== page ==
Width of MCV = Nf .

A Doppler signal is a combination of high and low frequency, were low frequency are called as Gaussian envelope and high frequency are produced from the particle that passes through MCV.

The application of filters is to get a frequency symmetric about the centre line with Doppler signal can be found. Thus frequency filters are used to filter out the low frequencies, resulting in finely tuned modulation depth. This ranges between 0-1 and noted as Vmin and Vmax which form a relation of:

An ideal doppler signal has a modulation depth of unity (). Commonly we cannot perform an Ideal Doppler experiment due to following reasons:

Beams exhibit unequal orientation and are not linearly polarised.

Intensities of beams are not equal.

Partial intersection of beams.

Fringe spacing is radically smaller than the size of particle.

The aim is to obtain high signal amplitude, visibility and high data rate; this can be obtained by adjusting the APD and filters.


A laser beam producing setup.(fig-2)


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Figure-2 laser optical unit

A beam stops (mask) to stop extra super flow beams.(fig-4)

A green plastic sheet to capture Measurement Control Volume (MCV).(fig -3)

Fig -3 plastic sheet

Receiving lens.(fig -3)

Fig -3 receiving lens and mask

Observatory white screen board. (fig-5)

Fig-5 white screen board

Avalanche Photo Diode (APD) in association with filters, which is connected to a Digital Storage Oscilloscope.(fig-6)

Fig-6 Digital oscilloscope

Rectangular tank filled with water

Figure-8 rectangular water tank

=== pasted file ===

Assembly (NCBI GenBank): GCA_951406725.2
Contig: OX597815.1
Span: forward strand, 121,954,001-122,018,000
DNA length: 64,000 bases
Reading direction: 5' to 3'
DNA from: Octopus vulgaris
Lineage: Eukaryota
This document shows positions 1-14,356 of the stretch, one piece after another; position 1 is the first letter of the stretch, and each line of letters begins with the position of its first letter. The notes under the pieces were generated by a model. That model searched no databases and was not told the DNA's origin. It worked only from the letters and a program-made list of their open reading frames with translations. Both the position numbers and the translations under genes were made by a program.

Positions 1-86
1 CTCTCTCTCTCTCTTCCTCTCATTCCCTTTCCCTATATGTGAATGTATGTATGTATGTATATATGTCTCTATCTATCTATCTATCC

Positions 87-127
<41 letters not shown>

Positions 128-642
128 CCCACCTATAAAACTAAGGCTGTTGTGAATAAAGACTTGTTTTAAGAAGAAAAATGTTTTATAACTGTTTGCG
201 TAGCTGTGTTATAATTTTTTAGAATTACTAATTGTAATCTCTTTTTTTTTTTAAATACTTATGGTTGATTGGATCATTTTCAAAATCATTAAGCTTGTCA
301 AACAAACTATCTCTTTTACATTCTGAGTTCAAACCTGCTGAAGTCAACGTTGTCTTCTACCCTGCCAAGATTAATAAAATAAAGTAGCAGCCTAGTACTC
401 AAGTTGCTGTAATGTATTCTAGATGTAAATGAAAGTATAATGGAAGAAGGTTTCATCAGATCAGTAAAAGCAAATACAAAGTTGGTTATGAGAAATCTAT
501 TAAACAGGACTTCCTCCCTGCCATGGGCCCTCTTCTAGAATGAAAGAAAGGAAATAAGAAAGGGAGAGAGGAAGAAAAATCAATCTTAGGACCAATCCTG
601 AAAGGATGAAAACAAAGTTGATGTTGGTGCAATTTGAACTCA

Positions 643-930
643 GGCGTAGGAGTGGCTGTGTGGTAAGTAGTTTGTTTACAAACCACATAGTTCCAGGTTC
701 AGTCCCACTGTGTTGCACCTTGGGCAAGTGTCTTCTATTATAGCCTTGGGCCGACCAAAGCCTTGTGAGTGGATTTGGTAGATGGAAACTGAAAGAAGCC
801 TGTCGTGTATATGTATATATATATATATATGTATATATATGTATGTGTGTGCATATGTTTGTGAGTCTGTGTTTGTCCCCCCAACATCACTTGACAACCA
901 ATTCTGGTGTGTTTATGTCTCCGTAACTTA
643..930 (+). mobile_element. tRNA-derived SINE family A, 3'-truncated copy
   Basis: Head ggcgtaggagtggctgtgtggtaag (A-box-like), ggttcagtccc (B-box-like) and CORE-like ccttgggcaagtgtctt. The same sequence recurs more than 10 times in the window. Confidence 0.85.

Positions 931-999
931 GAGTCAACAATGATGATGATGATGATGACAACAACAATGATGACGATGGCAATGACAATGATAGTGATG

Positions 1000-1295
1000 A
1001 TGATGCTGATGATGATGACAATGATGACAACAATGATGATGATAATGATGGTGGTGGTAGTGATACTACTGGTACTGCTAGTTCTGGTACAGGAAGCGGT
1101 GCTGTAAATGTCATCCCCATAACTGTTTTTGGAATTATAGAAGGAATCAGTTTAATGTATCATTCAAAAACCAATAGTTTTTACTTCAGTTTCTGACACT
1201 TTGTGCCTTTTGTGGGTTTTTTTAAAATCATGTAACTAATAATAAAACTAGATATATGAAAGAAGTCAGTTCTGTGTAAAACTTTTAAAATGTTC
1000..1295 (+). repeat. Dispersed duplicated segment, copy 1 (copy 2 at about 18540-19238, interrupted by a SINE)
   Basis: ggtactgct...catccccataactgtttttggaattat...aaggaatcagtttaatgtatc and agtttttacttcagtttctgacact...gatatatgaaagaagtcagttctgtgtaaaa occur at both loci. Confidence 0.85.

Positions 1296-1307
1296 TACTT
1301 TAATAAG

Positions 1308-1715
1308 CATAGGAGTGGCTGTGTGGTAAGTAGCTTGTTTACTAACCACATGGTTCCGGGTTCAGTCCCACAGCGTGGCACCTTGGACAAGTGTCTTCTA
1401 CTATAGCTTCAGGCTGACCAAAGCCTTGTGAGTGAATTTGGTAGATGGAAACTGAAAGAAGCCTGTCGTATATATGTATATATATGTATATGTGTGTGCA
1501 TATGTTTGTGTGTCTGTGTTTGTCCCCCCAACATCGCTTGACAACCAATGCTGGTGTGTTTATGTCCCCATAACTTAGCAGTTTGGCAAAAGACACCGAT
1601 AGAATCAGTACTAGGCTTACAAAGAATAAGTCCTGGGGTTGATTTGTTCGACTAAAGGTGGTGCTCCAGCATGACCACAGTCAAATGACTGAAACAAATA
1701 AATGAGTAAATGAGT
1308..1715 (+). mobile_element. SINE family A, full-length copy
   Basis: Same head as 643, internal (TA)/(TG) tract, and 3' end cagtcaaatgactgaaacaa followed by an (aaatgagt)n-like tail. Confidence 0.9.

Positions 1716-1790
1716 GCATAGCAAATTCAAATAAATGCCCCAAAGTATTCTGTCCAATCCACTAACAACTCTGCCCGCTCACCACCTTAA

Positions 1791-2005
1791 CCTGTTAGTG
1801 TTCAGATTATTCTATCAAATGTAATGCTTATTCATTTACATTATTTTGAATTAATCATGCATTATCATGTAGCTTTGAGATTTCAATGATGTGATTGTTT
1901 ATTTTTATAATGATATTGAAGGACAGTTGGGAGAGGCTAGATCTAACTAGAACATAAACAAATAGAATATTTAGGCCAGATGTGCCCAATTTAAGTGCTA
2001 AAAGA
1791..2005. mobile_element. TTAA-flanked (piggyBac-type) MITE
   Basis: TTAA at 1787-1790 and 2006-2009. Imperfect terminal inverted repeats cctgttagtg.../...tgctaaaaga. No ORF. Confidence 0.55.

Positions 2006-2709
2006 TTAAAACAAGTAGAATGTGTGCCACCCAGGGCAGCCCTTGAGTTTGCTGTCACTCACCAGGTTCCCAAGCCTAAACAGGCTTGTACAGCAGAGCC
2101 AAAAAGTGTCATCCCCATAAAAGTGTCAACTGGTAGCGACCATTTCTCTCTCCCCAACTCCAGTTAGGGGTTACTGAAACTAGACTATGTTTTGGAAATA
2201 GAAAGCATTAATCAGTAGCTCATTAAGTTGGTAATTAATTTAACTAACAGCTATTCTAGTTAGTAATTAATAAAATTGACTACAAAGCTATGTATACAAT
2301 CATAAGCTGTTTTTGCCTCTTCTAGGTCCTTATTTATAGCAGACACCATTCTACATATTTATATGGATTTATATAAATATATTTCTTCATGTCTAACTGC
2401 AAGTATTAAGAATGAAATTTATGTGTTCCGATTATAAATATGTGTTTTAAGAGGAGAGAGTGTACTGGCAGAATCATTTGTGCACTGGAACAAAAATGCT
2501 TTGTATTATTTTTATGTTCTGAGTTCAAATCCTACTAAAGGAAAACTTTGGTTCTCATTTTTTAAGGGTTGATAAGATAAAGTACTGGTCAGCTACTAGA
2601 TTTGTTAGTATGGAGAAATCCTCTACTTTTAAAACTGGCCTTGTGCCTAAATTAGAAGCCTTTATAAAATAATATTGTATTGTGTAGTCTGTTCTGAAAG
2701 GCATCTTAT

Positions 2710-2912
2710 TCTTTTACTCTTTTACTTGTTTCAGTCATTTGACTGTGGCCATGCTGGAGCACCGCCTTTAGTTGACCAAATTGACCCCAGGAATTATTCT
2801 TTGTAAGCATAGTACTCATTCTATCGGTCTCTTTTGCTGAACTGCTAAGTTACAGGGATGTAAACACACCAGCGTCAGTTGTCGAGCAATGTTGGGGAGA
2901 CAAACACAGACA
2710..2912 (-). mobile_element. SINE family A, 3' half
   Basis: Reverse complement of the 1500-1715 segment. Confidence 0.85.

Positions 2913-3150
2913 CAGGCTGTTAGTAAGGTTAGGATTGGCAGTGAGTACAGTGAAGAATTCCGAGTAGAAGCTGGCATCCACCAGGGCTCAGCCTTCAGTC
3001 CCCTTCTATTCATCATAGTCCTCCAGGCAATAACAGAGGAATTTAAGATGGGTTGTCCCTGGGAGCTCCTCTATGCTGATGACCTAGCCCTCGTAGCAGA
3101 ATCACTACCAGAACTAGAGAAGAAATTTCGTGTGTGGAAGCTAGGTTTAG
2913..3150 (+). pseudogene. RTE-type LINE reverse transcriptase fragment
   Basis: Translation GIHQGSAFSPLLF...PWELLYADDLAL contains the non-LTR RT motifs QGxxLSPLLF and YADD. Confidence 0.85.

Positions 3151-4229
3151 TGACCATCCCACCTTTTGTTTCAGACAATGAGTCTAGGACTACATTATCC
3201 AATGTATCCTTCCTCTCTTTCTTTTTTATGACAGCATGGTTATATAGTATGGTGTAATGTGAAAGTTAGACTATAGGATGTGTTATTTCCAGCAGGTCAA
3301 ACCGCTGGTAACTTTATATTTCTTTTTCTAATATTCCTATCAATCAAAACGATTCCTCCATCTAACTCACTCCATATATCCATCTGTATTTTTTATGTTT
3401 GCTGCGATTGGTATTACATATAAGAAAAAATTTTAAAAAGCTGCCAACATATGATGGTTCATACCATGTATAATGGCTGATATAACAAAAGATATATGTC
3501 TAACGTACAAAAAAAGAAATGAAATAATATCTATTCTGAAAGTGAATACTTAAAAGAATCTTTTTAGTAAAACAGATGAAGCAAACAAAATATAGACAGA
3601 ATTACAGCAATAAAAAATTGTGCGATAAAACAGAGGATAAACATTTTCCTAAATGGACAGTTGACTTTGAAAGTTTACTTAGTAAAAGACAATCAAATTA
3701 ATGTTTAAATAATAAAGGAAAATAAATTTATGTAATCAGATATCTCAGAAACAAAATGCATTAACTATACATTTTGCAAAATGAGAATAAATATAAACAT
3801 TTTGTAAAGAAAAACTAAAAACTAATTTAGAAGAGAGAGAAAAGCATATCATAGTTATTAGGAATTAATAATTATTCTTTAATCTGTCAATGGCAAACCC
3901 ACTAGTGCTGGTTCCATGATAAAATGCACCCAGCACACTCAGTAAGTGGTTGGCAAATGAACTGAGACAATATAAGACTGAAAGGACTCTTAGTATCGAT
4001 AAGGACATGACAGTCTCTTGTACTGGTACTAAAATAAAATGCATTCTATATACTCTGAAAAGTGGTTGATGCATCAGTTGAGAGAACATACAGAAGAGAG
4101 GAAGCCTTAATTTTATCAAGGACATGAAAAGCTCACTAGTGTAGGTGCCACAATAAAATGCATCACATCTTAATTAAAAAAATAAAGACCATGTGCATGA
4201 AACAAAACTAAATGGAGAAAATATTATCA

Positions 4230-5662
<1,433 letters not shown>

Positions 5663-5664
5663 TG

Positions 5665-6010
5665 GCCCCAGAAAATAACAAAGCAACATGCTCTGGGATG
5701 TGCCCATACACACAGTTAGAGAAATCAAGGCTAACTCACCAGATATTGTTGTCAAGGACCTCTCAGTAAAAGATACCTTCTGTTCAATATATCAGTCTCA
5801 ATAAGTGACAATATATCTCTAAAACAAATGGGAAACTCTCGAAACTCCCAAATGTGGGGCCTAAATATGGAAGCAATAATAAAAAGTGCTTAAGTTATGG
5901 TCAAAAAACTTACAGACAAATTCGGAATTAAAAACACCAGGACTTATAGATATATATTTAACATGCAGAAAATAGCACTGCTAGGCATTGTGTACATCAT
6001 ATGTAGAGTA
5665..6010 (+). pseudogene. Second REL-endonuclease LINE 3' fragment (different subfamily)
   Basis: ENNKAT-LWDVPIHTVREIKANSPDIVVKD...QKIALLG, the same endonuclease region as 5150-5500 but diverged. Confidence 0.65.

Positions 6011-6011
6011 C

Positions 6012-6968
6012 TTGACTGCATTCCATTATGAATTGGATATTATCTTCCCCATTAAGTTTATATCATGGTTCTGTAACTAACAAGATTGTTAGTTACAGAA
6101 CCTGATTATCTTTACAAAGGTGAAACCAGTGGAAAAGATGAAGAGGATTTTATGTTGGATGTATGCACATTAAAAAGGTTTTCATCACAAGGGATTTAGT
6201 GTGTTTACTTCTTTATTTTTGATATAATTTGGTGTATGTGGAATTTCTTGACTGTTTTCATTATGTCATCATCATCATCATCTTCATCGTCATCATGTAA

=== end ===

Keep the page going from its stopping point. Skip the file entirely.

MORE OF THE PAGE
Measuring metal tape.

Figure-9 metal tape

Fig-9 ruler marker


The green plastic piece is positioned away from laser setup, were MCV is obtained. The distance (D) between two lasers spots on screen and length (L) between plastic piece to screen are measured using a metal tape or ruler. This are substituted in. i.e. beam angle is calculated. Beam angle is taken as mean of all measurements. This helps us to calculate fringe spacing =. wave length of laser beam is given as 0.632 .

A new setup is created for measurement of MCV dimensions by positioning a projecting lens to obtain laser spots on the screen. This lens is moved until spots get interfering initially; keep on moving until this spots leave each other. Position of lens for both initial interference and final are marked and measured. Thus length of the MCV is equal to difference in this measured length. The fringes are clearly visible when both the spots get completely interfere (a pattern of red and black thick lines will be seen). Thus no of visible fringes in 10 mm of length are counted and multiplied with fringe spacing to obtain width of measurement control volume(MCV) using the formula:

Nf = no of fringes X length of laser beam

The piece of green plastic was placed at the MCV and receiving lens is moved in the axial direction until both the beams were blocked by black strips. To obtain a sharp MCV image, the APD was adjusted. The effect of moving the green plastic in the axial direction back forth was observed. Finally, the 2 screws on the apd were adjusted until the MCV image was aligned with the pinhole of the APD.

To optimize the optics, distances L and l were measured the values were compared using young’s thin lens equation.

An optimum magnification factor m was determined in order to have diameter properly image on the APD pinhole. m can be calculated as